Strongyloides stercoralis has a complex life cycle with both free-living and parasitic developmental stages including autoinfection 1,6,7. Rhabditiform larvae (L1, usual diagnostic stage) are passed in the stool after hatching from eggs deposited in the intestinal mucosa of an infected definitive host (human or dog). These larvae develop directly or indirectly into filariform larvae (L3, infective stage) that penetrate the intact skin after contact with contaminated soil. Filariform larvae migrate via the bloodstream and lymphatics to the lungs from where they ascend the tracheobronchial tree and are swallowed to reach the gastrointestinal tract. In the small intestine, larvae mature into adult female worms, which live embedded in the submucosa and produce eggs via parthenogenesis yielding rhabditiform larvae. These larvae can either be excreted in the stool or can become filariform larvae and penetrate intestinal mucosa or perianal skin resulting in autoinfection.

The unique life cycle of S. stercoralis is determinant for the presentation forms in infected persons. Infection ranges from asymptomatic to chronic symptomatic strongyloidiasis and severe or disseminated forms of the disease 7. Herein we report a fatal case of S. stercoralis hyperinfection in a hypoalbuminemic, alcoholic, and diabetic patient from México.

Case presentation

A 40-year-old Mexican-born male with a history of homelessness was admitted to a hospital in Monterrey, México, for abdominal pain and vomiting of 2 weeks’ duration. The patient complained of a 10 kg weight loss in the previous month. He originally came from a low-income area in Oaxaca and had been living in Monterrey for the last 5 years. He had a history of alcoholism and diabetes mellitus. He did not take any medications.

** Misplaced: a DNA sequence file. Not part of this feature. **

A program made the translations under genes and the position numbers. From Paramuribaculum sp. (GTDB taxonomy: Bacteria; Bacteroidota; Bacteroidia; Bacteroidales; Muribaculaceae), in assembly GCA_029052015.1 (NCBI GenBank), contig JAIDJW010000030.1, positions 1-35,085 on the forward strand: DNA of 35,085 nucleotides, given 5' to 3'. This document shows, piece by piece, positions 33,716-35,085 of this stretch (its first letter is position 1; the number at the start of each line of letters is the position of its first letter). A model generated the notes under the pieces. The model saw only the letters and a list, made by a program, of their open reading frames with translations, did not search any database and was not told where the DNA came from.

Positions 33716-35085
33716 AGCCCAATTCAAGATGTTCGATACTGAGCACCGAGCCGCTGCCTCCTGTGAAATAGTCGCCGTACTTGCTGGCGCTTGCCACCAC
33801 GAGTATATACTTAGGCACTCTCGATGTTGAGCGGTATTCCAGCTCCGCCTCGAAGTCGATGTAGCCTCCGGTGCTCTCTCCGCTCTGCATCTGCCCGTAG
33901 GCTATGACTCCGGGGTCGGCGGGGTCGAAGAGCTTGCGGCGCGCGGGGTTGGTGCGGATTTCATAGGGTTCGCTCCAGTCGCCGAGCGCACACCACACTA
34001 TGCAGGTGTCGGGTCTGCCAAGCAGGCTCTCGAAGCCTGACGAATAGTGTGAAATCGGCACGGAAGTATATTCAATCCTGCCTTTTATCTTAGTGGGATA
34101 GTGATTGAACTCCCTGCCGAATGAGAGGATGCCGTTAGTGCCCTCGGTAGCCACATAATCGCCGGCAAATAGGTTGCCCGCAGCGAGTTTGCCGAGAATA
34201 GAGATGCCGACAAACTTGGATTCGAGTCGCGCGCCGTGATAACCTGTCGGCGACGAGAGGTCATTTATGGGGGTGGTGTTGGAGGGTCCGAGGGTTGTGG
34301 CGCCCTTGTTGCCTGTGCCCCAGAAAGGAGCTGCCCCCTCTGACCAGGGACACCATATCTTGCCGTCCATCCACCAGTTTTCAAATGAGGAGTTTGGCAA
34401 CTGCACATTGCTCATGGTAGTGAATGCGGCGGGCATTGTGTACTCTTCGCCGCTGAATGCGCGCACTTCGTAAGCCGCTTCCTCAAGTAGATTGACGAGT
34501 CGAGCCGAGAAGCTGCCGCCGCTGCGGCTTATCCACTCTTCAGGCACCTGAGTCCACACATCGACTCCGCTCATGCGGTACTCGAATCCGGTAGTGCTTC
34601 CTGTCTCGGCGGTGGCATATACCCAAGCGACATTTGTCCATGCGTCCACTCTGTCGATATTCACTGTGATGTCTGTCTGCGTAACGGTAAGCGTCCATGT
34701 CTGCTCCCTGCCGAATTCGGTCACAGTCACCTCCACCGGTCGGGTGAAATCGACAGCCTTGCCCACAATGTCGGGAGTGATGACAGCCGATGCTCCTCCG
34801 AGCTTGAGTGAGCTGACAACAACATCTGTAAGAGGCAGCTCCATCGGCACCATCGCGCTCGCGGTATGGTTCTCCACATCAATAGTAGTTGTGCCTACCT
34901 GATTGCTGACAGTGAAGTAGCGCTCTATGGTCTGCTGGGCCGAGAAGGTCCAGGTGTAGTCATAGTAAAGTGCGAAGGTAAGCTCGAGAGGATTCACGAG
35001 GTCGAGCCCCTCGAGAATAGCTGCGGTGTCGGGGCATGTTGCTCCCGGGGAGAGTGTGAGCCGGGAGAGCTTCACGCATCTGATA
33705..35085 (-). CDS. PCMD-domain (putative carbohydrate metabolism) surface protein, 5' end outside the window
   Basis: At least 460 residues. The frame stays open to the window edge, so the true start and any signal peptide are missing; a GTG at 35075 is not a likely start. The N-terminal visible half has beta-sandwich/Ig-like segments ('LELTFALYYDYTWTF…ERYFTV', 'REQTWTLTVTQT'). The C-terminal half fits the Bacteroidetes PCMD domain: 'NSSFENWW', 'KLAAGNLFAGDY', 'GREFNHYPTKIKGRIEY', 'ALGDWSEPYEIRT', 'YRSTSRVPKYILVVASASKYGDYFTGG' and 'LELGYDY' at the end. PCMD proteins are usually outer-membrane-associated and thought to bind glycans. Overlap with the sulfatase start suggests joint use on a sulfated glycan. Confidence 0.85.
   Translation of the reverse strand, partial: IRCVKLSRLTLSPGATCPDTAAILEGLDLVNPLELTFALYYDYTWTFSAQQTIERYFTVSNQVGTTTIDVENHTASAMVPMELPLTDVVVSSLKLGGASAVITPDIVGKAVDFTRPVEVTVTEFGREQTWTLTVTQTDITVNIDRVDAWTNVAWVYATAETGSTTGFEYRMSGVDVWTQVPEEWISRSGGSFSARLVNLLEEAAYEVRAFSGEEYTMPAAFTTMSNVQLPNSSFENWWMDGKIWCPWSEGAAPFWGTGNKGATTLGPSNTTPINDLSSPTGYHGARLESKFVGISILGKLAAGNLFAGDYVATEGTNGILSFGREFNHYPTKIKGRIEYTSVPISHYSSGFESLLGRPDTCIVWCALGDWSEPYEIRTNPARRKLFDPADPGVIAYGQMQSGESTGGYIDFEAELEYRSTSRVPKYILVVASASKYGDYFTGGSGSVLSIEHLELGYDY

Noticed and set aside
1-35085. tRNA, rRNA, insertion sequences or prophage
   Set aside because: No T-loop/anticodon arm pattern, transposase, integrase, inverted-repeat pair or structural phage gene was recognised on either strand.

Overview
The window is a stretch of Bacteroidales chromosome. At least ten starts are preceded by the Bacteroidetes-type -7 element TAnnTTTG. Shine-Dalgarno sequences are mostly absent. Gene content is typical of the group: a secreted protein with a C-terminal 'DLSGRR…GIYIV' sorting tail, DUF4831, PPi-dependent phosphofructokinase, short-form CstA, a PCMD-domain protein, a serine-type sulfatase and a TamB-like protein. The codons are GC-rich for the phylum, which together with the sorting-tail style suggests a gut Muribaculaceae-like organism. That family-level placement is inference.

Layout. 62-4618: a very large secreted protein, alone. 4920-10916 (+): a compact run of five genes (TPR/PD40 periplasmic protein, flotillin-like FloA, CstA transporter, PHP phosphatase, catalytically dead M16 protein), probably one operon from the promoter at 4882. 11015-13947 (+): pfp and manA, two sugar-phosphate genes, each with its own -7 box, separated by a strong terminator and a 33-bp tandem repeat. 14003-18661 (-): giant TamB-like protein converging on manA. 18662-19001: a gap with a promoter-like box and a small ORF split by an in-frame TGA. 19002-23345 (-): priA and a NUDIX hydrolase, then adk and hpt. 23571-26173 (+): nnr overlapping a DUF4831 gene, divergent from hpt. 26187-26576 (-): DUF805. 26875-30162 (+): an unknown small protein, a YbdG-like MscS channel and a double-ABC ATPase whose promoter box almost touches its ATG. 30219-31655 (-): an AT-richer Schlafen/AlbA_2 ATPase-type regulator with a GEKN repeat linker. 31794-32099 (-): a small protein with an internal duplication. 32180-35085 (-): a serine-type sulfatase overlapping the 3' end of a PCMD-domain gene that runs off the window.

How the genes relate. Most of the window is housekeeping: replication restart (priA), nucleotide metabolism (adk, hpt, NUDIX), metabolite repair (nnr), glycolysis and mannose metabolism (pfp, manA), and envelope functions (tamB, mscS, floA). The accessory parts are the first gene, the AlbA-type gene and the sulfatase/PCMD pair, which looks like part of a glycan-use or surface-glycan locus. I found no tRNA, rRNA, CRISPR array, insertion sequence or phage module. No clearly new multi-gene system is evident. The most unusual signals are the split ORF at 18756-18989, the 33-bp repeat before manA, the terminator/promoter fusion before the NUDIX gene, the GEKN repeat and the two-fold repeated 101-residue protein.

On examination, he was afebrile, tachycardic, dehydrated, and had normal oxygen saturation. The pulmonary examination was unremarkable. He had a distended, slightly tender abdomen with diminished bowel sounds. His white blood cell count was 16,200/µl with 92.3% neutrophils and 0.66% eosinophils (107/µl). Hemoglobin was 10.4 g/dl, and plasma glucose was 133 mg/dl.

Hyponatremia and hypokalemia were recorded. Serum total proteins and albumin were low (5.3 g/dl and 2.3 g/dl, respectively). An abdominal X-ray showed dilated small bowel loops suggestive of paralytic ileus. The initial treatment consisted of fluid resuscitation and placement of a nasogastric tube. On hospital day 3, his persistent ileus prompted the surgery service to perform a laparotomy.

Over the next 48 hours, the patient presented shortness of breath, hemoptysis, and fever. A chest X-ray revealed bilateral diffuse interstitial infiltrates (figure 1), and the patient was treated empirically with imipenem/ cilastatin and vancomycin for presumed bacteremia.

Figure 1 Chest x-ray showing bilateral diffuse interstitial infiltrates 

Due to clinical worsening, he underwent bronchoscopy with bronchoalveolar lavage, which yielded a bloody lavage fluid from the right middle lobe. The pathological examination revealed numerous S. stercoralis filariform larvae (figure 2). Subsequently, the stool examination confirmed the presence of rhabditiform larvae (figure 3). Human T-cell lymphotropic virus type-1 (HTLV-1) and human immunodeficiency virus (HIV) serologies were negative. Strongyloides stercoralis larvae from bronchoalveolar lavage and feces provided diagnostic proof of the hyperinfection syndrome.